The world has a choice: to resign itself to confronting the military's decision to return to 2010 or to try to preserve the admittedly modest gains of the past decade in the hope of preventing a further decline. Confrontation is politically easier for the international community. But there will be a price to pay, with at least five years of rancor, arguments over sanctions, divisions within the democratic camp, and distractions from resolving the many problems facing Myanmar.

Could something be done now to persuade the military leadership to step back and revert to its still powerful background role? This could only happen if it is reassured that its political position is safe. It is vital that Myanmar's neighbors and its friends around the world rapidly engage with the military leadership. Some will find the discussions distasteful, but the alternatives are worse.

Talk of reducing the military's role in politics should be suspended. Some face-saving compromises on claims of irregularities in the election results could be agreed upon, which would modestly improve the parliamentary representation of the military-backed Union Solidarity and Development Party.

Military Members of Parliament arrive at the Lower House in Naypyitaw in July 2012: talk of reducing the military's role in politics should be suspended.   © Reuters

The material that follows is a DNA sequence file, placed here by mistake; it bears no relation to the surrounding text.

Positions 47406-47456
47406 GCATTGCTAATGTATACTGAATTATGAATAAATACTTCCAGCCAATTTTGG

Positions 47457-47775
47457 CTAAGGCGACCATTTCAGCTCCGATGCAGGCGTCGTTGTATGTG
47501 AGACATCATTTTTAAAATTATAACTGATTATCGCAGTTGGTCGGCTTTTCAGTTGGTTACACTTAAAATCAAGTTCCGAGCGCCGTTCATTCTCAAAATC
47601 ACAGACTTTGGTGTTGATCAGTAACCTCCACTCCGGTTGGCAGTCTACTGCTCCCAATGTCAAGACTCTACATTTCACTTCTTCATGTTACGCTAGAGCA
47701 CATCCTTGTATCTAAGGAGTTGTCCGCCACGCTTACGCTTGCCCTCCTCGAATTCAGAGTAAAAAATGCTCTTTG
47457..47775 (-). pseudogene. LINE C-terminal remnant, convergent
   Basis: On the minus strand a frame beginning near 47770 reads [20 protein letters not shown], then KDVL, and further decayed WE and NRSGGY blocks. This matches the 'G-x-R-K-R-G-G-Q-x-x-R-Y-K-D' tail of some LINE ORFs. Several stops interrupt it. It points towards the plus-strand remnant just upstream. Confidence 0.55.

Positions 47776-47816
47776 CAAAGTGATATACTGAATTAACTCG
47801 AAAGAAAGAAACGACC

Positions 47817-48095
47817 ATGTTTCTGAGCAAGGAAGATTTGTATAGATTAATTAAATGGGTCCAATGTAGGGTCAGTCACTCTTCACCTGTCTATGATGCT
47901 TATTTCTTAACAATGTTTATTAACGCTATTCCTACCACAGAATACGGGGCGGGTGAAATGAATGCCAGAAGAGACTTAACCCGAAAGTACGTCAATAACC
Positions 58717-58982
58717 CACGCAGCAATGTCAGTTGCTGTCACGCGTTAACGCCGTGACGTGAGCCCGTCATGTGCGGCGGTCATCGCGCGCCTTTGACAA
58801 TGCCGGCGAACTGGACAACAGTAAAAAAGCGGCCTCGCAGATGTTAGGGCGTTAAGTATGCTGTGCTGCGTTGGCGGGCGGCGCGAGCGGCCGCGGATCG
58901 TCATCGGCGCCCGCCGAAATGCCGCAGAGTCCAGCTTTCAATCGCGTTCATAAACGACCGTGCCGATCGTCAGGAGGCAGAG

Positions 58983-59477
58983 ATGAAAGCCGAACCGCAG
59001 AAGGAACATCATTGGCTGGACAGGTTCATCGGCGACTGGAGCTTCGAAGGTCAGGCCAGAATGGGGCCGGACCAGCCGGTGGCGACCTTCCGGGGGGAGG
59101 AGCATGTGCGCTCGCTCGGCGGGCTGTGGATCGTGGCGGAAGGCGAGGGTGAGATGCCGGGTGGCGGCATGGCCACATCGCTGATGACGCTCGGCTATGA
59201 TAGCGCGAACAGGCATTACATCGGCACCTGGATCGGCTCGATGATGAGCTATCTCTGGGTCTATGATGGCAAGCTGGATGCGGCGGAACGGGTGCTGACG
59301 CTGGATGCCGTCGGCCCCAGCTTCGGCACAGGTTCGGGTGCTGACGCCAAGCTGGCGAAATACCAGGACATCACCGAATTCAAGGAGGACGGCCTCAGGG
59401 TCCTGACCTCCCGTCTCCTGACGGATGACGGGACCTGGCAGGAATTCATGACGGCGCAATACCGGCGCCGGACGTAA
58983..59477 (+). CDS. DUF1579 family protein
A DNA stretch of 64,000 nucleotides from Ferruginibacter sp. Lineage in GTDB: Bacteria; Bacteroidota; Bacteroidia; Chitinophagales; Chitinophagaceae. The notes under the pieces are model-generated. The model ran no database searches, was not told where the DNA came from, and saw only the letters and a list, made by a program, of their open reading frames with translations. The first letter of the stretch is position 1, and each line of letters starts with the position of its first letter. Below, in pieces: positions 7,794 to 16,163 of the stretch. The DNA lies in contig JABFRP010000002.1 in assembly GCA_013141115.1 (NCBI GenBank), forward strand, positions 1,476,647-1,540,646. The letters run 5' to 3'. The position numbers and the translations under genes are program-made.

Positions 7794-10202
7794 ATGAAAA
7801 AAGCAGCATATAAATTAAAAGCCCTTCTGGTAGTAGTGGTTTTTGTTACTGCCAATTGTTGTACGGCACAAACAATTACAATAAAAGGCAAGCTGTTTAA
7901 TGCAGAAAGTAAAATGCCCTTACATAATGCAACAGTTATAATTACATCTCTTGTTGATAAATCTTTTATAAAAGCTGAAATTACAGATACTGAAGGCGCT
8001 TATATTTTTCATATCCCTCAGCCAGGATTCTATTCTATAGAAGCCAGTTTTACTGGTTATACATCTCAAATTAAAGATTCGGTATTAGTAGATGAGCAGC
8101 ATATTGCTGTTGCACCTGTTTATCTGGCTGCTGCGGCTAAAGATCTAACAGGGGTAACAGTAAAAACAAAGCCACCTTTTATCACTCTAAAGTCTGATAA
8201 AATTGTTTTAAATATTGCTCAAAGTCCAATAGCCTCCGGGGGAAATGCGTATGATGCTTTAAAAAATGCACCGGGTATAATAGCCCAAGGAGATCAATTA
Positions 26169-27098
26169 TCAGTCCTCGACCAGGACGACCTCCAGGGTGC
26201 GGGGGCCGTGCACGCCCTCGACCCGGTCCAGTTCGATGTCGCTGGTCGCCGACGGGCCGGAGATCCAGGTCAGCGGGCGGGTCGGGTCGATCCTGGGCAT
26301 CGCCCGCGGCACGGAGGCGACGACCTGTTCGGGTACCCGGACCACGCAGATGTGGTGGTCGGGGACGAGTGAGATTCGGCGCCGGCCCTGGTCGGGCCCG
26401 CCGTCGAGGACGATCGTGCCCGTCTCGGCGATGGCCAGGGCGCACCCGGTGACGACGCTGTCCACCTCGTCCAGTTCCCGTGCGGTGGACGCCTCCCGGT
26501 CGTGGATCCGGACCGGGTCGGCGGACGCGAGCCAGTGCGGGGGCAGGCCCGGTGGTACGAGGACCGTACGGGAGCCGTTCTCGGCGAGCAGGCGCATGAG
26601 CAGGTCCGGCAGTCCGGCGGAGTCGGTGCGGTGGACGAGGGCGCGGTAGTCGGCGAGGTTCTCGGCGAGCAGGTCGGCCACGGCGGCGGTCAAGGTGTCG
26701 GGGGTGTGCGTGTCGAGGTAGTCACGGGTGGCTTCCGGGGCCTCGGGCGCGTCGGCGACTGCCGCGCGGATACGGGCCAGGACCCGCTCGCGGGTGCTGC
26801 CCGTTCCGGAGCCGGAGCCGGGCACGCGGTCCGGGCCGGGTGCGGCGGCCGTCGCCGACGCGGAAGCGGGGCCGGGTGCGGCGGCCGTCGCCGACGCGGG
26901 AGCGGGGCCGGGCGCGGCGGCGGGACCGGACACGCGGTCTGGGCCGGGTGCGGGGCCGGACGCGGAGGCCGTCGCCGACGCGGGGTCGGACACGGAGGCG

As a price for restoring the gains of the past 10 years, the pro-democracy parties might even be persuaded to accept a military figure as president in a power-sharing arrangement while maintaining the overall integrity of the 2020 election result. According to the constitution, the president does not have to be an elected member of parliament.

The military would have to end its repression of Suu Kyi and the NLD, and free the hundreds of members of parliament and activists currently in detention. Beyond that, though, there would have to be some detailed and difficult discussions about the nature of power-sharing. Whoever controls the presidency chairs the powerful National Defense and Security Council. What would happen to Suu Kyi's position as state counselor, the platform from which she led the NLD government?

Remarkable as it sounds, this could be a moment for the U.S. and China to find some common ground. Neither wishes to see instability in Myanmar. Both could be happy with an outcome that avoids a lingering international stalemate.

Could some kind of joint initiative open a door to an improved relationship between the two superpowers? Could Japan, India and the Association of Southeast Asia Nations come on board? Myanmar is a member of the 10-member Association of Southeast Asian Nations, and the governments of the nine other member states must already know that if they do not act quickly, they will spend future ASEAN summits fending off questions about its continuing relevance.

There is a refreshing clarity in condemnation as opposed to much thankless labor involved in engineering compromise. This is a moment of crisis, but could it also be a moment of opportunity?